Plantain Two Ways

Plantain is such an under-appreciated vegetable in so many cultures. Even here, in the Caribbean, they make tostones, fried plantains and that’s it. But we, South-Indians have so many plantain recipes. And seeing plantains so often in the supermarket, in the farmer’s market, or simply on the street side shops, makes me very happy.

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Vazhakkai, has so many uses in the South-Indian kitchen. We make so many sides, bajji, pan-fried, sautéd with spice powder, steamed, and I’m sure so many more preparations. I’m gonna try all of them, as plantains are in season here now. In fact, in South India, we use every part of the banana tree. We cook with banana stems, blossoms, plantains, bananas, we eat on banana leaves.. I remember a time when we used to go to our grandmother’s house for summer vacation, and there were a few banana and coconut trees in backyard, and we used to cut banana leaves just before lunch to eat on them.

But here, in the Cayman, it’s still here. If you go down south, to the older, non-touristy parts, every house has a couple of banana trees and coconut trees, sometimes neem trees and mango trees. (New life aim to live in one such house).

In the past one month (it’s been a month since we moved here? :O), with my limited kitchen utensils (no, our shipped stuff is still somewhere mid-atlantic), I’ve tried out 2 recipes using local plantains. One is pan-fried, and the other steamed. Will give both recipes here. I am also currently ripening one plantain to make platanos maduros. More on that later. Now to the recipes.

Pan-Fried Plantain (Vazhakkai varuval)

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Ingredients :

Plantains – 2
Turmeric – 1/2 tsp
Chili powder – 1 tsp
Salt, to taste
For tempering –
Oil – 2 tsp
Mustard seeds – 1/2 tsp
Curry leaves – few
Asafoetida – a pinch

Method :

  1. Peel and slice plantain thinly. You can use a mandoline for this.
  2. Marinate it in a mixture of turmeric, chili powder and salt for salt.
  3. Heat a wide pan, add oil and temper mustard seeds, curry leaves and asafoetida.
  4. After the mustard seeds splutter, add the marinated plantains to the pan, and try to spread them so they’re in an even, single layer on the pan. (If your pan is too small, and the plantains look crowded, pan-fry in two batches).
  5. Pan-fry them, on medium high heat, turning once or twice, so it cooks evenly on all sides.
  6. When it’s cooked through, and you have the desired level of crispiness, remove from pan and serve.

Vazhakkai podi (Plantain spiced powder)

The traditional recipe, of course, doesn’t use flaxseeds. I’m adding it here because, flaxseed is super healthy with fibre and omega3, but has to be eaten powdered and raw. Also we should consume it immediately after grinding. So this podi is only meant for serving right away, not to be kept for later and eaten. But, even if the nutrients deteriorate, it would still be good kept in the fridge for 3-4 days.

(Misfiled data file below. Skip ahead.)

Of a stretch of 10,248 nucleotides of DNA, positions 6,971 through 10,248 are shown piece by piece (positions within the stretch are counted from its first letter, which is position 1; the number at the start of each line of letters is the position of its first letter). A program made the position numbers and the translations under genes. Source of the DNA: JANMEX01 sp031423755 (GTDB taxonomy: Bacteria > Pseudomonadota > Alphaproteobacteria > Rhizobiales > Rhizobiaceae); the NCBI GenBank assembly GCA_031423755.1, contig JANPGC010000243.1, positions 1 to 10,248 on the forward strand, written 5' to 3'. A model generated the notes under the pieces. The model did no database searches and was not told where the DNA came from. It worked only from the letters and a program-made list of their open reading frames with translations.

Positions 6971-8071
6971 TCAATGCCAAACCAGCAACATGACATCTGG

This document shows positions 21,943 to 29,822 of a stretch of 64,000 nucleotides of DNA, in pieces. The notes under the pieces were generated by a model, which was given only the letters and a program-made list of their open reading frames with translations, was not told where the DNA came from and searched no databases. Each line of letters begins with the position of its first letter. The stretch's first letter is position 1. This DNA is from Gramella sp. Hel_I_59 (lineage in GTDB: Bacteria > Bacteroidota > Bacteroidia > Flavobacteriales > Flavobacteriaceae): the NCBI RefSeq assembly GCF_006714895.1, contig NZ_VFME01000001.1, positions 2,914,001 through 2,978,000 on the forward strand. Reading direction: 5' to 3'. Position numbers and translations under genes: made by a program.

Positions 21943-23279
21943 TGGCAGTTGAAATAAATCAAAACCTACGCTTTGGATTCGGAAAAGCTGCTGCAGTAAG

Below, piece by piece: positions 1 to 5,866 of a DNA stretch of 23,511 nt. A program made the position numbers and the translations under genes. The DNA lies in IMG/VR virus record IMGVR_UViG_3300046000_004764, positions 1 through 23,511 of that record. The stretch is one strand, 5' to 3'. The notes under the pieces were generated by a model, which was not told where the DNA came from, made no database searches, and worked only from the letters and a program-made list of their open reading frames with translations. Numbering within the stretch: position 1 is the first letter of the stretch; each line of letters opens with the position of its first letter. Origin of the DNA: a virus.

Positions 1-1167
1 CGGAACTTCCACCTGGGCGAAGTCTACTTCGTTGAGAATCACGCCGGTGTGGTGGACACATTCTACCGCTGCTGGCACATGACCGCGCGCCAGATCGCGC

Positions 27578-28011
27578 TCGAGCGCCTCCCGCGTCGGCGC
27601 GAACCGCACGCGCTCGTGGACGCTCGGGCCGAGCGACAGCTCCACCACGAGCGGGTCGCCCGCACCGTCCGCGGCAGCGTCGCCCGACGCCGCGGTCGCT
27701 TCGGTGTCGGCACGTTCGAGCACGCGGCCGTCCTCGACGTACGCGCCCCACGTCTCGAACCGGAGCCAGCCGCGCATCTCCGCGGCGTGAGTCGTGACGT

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Ingredients:

Plantain – 1
Urad dal – 2 tbsp
Chana Dal – 2 tbsp
Red Chili – 2
Curry leaves – few
Flaxseed – 1 tbsp (optional)
Tamarind – 1/4 tsp of extract, or tiny bit of raw tamarind
Salt – to taste
Asafoetida – a pinch

Method:

  1. Steam the plantains with their peel on, in a steamer or in your pressure cooker for 10-15 min.
  2. Remove off steamer, and peel the plantains. The peel should slip off easily. Grate the plantains on a box grater and keep aside.
  3. Roast the dals, red chiles and curry leaves in a tsp of oil till golden brown.
  4. Grind the roasted stuff, along with a bit of tamarind, salt, and asafoetida coarsely.
  5. Add the grated plantain, spin the blender a few more times, till you get an even mixture.
  6. Vazhakkai podi can be eaten mixed with plain white rice and ghee. Or you can use it as side for curd rice, idli, dosai.

Vendakkai Kari (Pan-fried Okra)

I’ve always had a thing for cooking/buying local, in-season produce. I don’t understand people who live in India and pay Rs.200 for an avocado, or people living abroad hunting for imported Indian mangoes. Sure, once in a while is fine. But regularly, we should all try to eat local produce. They’re fresher, cheaper and definitely much healthier.

Hence, I frequent farmer’s markets. After our recent move, it took me one day to locate the time and place of the local market. It was quite easy given that the area of the island is just 75sqmi. But the local market here is so different from those I’ve been to before, the produce so different. Summer in NY means, best of fruits – peaches and apricots and berries. Here it’s mangoes. So many varieties of local mangoes. And star fruit and guavas and coconut. It’s quite a revelation. As far as veggies go, right now, okra and plantains are in season. I buy them every week and try out new ways to fix them.

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Today, I will give here my Okra recipe. I never buy frozen okra, because my favorite way to make it crispy, pan-fried, and okra and moisture don’t go well. Look how gorgeous this farmer’s market haul is! And I’ve never seen red okra before! I’ve always loved okra, and not because my mom told me that eating okra makes you a genius at Math. Now my kids love it too. It’s their favorite vegetable of all time. Here’s how I make it (and how my mom made it).